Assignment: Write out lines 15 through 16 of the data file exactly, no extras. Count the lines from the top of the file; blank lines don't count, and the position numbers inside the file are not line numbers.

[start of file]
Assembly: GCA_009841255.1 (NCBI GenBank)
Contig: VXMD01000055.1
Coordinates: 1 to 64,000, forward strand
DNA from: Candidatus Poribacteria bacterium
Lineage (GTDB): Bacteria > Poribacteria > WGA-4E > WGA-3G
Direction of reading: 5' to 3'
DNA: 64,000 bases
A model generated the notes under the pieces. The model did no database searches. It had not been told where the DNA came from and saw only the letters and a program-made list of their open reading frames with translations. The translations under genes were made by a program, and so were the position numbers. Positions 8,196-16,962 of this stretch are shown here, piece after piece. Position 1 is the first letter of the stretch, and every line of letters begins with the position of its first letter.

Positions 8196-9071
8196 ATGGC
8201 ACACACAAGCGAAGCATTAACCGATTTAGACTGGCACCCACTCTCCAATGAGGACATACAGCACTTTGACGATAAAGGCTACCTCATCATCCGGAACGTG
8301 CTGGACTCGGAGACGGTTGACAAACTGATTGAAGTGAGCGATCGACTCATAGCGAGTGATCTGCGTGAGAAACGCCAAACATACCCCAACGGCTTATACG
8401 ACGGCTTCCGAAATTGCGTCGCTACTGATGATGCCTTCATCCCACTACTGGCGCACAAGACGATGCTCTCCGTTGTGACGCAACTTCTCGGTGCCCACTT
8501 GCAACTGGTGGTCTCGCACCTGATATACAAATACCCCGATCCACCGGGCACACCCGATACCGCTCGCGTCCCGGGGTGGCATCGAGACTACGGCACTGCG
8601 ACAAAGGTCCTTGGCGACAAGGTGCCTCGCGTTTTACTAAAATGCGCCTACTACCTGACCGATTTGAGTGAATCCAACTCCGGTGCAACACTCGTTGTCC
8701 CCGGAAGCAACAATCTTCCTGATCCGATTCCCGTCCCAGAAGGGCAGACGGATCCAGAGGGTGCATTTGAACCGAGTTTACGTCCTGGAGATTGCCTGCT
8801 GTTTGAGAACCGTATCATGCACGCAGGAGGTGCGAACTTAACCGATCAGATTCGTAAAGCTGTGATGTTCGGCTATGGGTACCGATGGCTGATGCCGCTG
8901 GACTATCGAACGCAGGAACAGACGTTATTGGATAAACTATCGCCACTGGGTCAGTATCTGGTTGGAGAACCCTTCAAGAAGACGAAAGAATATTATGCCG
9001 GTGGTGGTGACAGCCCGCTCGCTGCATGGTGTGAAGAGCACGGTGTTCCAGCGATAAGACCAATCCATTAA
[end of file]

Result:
8601 ACAAAGGTCCTTGGCGACAAGGTGCCTCGCGTTTTACTAAAATGCGCCTACTACCTGACCGATTTGAGTGAATCCAACTCCGGTGCAACACTCGTTGTCC
8701 CCGGAAGCAACAATCTTCCTGATCCGATTCCCGTCCCAGAAGGGCAGACGGATCCAGAGGGTGCATTTGAACCGAGTTTACGTCCTGGAGATTGCCTGCT